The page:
If there’s one thing an experimental puppeteer knows, it’s that he will probably never be famous. So it was with no small amount of surprise that Paul Zaloom found himself, after a show in Mexico City early last year, being escorted by a security detail through a crowd of thousands of screaming fans. “Beakman! Beakman!” they chanted. As Zaloom made his way to a waiting car, he looked down and saw that a woman was lying on the ground and clinging to his leg.
At that point, Zaloom’s children’s television show, Beakman’s World, had been off the air in the U.S. for more than 15 years. The show featured Zaloom as Beakman, a mad scientist with a shock wig, a bright-green lab coat, and a Brooklyn accent, who answered kids’ science questions and guided viewers through experiments they could do at home. It had a wild, anarchic aesthetic — like Bill Nye on acid — and ran for five years, mostly on CBS.
Since Beakman was canceled in 1998, Zaloom has periodically revived the character for appearances at schools and science festivals. So when he was invited to perform as Beakman at a university in Mexico City last February, he didn’t think much of it.
Then the university moved the show from an 800-seat amphitheater to a larger outdoor venue that could hold 5,000, and added a second performance. Mexican newspapers reported that tickets to the free shows were being resold online for more than $100. When Zaloom bounded onstage and looked out at the crowd, he realized he’d never seen that many people — especially that many adults — looking back at him.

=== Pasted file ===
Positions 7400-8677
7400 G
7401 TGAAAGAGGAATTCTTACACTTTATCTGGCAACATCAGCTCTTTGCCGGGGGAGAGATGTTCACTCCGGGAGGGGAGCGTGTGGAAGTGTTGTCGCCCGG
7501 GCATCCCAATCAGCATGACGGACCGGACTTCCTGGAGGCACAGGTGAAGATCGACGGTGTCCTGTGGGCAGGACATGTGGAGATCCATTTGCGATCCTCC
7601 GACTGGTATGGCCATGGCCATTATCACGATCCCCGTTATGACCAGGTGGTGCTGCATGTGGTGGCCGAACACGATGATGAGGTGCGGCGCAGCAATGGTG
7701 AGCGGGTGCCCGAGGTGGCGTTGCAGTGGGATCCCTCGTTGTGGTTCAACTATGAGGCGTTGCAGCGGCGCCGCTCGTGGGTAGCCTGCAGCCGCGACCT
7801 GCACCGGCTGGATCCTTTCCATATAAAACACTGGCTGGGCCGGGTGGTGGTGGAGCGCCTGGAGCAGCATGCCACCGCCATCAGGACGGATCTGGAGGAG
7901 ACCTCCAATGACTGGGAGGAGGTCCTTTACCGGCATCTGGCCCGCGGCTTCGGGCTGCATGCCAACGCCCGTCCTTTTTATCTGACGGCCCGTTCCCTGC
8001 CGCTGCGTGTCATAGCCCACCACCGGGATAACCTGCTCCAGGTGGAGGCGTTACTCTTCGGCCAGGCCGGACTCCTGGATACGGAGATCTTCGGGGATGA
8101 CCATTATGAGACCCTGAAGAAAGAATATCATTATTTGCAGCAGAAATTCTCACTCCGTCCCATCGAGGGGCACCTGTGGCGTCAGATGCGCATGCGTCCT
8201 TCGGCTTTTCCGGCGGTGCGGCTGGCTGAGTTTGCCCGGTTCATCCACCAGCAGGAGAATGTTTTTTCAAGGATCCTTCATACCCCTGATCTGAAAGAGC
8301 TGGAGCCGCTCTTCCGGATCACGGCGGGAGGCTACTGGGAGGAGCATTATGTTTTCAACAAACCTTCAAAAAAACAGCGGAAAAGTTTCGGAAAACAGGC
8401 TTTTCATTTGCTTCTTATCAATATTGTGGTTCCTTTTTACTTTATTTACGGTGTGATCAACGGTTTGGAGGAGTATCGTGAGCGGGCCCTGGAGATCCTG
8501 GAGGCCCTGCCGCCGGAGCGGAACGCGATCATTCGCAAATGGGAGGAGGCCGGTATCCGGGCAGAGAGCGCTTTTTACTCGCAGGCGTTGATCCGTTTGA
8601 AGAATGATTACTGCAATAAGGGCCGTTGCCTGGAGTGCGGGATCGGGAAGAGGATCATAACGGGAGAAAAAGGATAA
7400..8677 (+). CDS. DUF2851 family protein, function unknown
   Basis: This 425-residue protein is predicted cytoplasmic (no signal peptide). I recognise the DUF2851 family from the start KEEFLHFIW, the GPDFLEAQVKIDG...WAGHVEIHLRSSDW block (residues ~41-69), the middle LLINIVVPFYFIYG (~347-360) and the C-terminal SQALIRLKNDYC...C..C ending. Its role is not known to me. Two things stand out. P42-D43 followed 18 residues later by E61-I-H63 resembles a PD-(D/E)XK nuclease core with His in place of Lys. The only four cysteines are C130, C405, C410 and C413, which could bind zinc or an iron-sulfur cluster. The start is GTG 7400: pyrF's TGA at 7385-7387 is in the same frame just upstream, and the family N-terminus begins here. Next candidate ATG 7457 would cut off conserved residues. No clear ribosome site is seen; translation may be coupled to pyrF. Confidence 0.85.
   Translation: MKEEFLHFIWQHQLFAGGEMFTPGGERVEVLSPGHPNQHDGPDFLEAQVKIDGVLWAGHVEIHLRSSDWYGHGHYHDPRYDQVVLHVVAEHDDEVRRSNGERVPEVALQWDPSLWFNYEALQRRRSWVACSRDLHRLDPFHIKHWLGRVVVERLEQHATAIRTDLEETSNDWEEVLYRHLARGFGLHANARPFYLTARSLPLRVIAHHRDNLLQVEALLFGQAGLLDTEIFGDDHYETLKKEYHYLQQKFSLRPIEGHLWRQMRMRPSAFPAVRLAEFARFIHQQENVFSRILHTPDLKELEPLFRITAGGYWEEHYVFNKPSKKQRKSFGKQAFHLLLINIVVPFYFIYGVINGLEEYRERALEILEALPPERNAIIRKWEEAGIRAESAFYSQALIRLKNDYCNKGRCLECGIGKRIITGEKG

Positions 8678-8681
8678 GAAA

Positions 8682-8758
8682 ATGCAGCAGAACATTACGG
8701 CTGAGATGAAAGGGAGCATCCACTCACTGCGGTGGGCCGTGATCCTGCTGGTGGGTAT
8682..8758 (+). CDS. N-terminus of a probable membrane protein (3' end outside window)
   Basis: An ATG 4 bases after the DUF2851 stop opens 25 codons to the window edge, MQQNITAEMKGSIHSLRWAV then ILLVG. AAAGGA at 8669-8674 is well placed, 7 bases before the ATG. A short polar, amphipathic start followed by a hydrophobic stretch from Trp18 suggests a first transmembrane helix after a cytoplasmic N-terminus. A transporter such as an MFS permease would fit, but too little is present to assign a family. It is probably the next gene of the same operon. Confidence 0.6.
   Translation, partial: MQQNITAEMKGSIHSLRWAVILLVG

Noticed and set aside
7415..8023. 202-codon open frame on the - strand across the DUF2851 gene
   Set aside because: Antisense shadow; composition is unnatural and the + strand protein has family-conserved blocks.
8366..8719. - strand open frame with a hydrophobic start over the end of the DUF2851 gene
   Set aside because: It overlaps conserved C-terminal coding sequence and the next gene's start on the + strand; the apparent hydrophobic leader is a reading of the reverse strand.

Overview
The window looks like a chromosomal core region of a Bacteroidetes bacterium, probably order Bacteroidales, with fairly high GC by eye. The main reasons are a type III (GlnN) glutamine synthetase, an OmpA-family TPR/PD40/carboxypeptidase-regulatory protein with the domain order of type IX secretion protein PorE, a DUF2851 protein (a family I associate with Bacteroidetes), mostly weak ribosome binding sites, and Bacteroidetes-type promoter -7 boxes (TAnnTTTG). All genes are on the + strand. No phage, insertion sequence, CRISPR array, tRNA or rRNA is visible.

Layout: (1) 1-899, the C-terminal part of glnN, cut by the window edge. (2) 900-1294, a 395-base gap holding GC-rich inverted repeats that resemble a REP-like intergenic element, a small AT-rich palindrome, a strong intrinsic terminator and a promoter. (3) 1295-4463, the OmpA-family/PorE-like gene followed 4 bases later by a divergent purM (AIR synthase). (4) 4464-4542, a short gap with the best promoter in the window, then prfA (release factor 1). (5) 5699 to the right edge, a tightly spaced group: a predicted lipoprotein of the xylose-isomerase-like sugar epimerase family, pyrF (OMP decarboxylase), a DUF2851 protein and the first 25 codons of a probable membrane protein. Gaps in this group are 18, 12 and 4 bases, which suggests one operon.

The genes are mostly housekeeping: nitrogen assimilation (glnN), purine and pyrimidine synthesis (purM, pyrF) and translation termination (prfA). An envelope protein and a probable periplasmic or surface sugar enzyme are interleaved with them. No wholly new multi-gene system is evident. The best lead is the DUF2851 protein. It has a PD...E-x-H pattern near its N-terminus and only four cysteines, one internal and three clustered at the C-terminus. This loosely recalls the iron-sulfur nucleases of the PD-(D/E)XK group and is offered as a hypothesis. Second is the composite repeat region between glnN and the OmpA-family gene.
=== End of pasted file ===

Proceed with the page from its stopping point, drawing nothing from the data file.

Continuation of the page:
Mexico’s version of PBS began broadcasting El Mundo de Beakman in 1994, dubbing it into Spanish and giving it prime after-school billing. Beakman’s unruly energy and low-budget flourishes fit right in on Mexican television, which is packed with fast, physical sketch comedy. While American kids preferred the more restrained, professorial presence of Nye — who became an enduring cultural icon in a way Beakman never did — Mexican kids got Beakman.
Zaloom didn’t know any of this. He’d heard the show was being aired abroad, but he figured his foreign fans were, like his domestic ones, nerdy kids who would grow out of Beakman within a few years. Plus, he didn’t have much interest in the show’s business side. Originally trained as a member of Vermont’s radical Bread and Puppet Theater, Zaloom, now 63, had made a modest name for himself in the New York art scene. Then, in 1991, an old friend asked if he would consider auditioning for the role of the mad scientist on a new kids’ show he was directing. After spilling a pitcher of water during his audition and improvising his way out of it, Zaloom was cast as Beakman.
Ninety-one episodes later, CBS took Beakman’s World off the air, and Zaloom, who had moved to Los Angeles for the show, returned to creating often political and sometimes raunchy puppet shows for adults, staged in black-box theaters and tiny converted storefronts around the city.